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The Beatles In Boys' Life Magazine

Index. Links are internal - so scroll away.

Introductory comments.
Abbreviations and conventions used.



Nothing heavy here - just another fun look at the Beatles through the eyes of a contemporaneous publication, Boys' Life. Be forewarned - there are lots of hair jokes. Still, that may be eye-opening to people who don't know - or have forgotten - what a tempest Beatle hair stirred up.

The Boys' Life jokes page, Think & Grin, was not noted for its classy, much less funny, humor. Even Boy's Life readers got in occasional digs about the dumb puns. Nevertheless, a few jokes gave me a little, inner chuckle, and that's enough, isn't it? So, I've added another component to this web page - a sort of "Best Of Think & Grin." What I did was pick a few favorite jokes off of the Think & Grin pages which were already included here for having Beatle mentions. If they don't quite make you laugh, maybe they'll carry you back to a long-gone, more innocent time.

I went through the Boys' Life magazines at the Library of Congress, which I thank. I stopped at the end of 1969 since the references had fallen off sharply that year. Keep in mind, there's hardly a reason the Beatles should pop up at all in Boys' Life. There was an irregular record review column called Platter Chatter that had ended in 1968. And, after 5 years, even hair jokes would have to start wearing out. By the way, the Think & Grin page for November 1968 was missing. I hope it wasn't stolen for a great Beatle joke.

I tried to err, if at all, in the direction of inclusiveness. Thus you get a few letters arguing classical versus pop music which don't even have Beatle mentions. Closest to making the cut, but failing, were a couple of examples of very Yellow Submarine-ish artwork in 1969; and an article in March 1968 called "The Guitar" in which the Beatles should have gotten a mention. The article linked classical, jazz and rock guitar styles with Andres Segovia, Wes Montgomery and the Rolling Stones, respectively, as exemplars. The rolling whats?

As always, I hope a little effort such as this might inspire others to do the same for newspapers and periodicals with more important Beatles connections. It's fun, I assure you. We now have the technological capabilities to document history like its never been done before. The Beatles were a very important historical phenomenon. Beatle fans could show the way. See my page on the subject of an all-inclusive Beatles database.

For now, have a bit of fun.

Contact Donald Sauter: send an email; view guestbook; sign guestbook.

Abbreviations and Conventions

BL = Boys' Life

Unless otherwise indicated, material is directly quoted from the magazine.

Comment: indicates a comment by me.

[Information and comments in brackets] are also my words.

... Tight dotes indicate text deleted by me.

. . . Spaced dots were in the original magazine text.

Assume the record club ads showed tiny pictures of the albums.

ALBUM TITLES are shown in all upper-case letters.

All Other Titles, such as for songs, movies, books and articles have the first letter of each word upper-case.

*** 1964 JULY ***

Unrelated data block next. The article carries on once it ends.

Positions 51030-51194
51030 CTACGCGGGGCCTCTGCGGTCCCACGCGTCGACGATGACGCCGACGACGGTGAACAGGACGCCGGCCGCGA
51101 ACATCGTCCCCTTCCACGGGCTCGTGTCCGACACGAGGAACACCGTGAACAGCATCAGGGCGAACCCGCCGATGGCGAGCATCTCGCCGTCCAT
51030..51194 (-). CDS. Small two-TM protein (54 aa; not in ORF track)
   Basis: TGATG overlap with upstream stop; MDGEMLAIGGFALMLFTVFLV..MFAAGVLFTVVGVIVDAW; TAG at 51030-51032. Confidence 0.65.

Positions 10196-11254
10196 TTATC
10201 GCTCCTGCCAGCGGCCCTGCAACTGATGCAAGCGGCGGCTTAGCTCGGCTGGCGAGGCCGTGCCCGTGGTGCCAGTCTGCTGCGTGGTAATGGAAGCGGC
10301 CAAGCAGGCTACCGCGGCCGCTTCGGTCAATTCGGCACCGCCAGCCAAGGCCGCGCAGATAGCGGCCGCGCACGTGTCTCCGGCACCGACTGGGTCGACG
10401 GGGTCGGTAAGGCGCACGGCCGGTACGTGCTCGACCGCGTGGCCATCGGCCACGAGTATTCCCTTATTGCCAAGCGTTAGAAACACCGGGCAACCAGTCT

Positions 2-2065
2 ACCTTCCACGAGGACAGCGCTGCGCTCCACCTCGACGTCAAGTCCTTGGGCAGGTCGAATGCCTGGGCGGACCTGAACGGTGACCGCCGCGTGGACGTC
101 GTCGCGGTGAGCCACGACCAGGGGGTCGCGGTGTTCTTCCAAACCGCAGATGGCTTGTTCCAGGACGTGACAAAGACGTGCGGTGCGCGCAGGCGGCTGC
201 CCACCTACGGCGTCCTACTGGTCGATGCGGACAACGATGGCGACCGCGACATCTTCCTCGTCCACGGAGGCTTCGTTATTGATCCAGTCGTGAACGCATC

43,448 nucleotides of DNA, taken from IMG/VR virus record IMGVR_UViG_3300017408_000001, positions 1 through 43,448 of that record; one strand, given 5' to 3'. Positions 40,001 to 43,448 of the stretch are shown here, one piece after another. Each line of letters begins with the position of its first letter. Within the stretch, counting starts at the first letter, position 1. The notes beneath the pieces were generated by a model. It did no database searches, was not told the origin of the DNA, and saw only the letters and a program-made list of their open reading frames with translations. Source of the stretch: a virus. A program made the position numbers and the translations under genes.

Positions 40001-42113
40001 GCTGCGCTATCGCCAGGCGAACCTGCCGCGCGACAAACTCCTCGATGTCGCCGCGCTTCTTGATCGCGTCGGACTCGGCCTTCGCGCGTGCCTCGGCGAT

Think And Grin

Boys' Life: July 1964, page 72

Daffynishion: The Beatles - Barbershop quartet that did not get waited on. - Fred Bunch, Alamosa, Colo.

Q: Why does the baby duck walk softly?
A: Because he can't walk, hardly. - David Weise, Bethesda, MD.

Moe: Did you know that having children is hereditary?
Joe: No, how do you figure?
Moe: Well, if your parents didn't have children, neither would you. - Mark Binkley, Denver, Colo.

*** 1964 AUGUST ***

The Hitchin' Rack

Boys' Life: August 1964, page 4
Comment: This is the letters column for Boys' Life. Letters are handled by Pedro, a mule who is unbelievably cool, even by today's standards. The letters column always opens with a few paragraphs about one or another of Pedro's escapades. I've included the intro to this particular column so you can get to know Pedro. My buddy David, a surf music aficionado who likes to pretend that surf music has proven more staying power than Beatles music, got a big laugh out of surfin' Pedro putting down the Beatles. Pedro signs his name with two horseshoes, which I'll approximate with "UU".

For Pedro, surfing was a supersport. During the summer months he'd slip out to the beach with his board, wait for a break in the waves and go paddling out like mad. When he was out far enough, he'd ride in on the crest of a big wave, standing up with his powerful chest sticking out. Sometimes, when a pretty girl was looking, Pedro would bow and balance himself on one foot.

The last time out, as he was riding a mountainous wave, he noticed that people on the shore were gathering around pointing at him. Pedro's puffed up ego nearly exploded with all the attention being paid him. What he did not know was that a pelican, spotting the silly surfer's ears, had taken them for flying fishes and was out after a nibble. Zeroing in on Pedro, the bird took a mighty bite. Off the board went the flabbergasted mule, his lead-weight frame taking him straight down.

Within minutes a lifeguard was tugging the soggy surfer in, while the beach people gave out with the laughs. On shore, sopping wet, a perplexed Pedro plodded home, blushing from end to end and leaving a soggy trail of prints on the sand. UU

Dear Pedro:

Since we all know what a great column you've got and how wonderful your opinions are, I was just wondering what you think of that wonderful, great, fab, R and R group, the Beatles! I'm sure, knowing how intelligent you are, you'll agree with me that Paul, George, John and Ringo are too fab to describe, uh?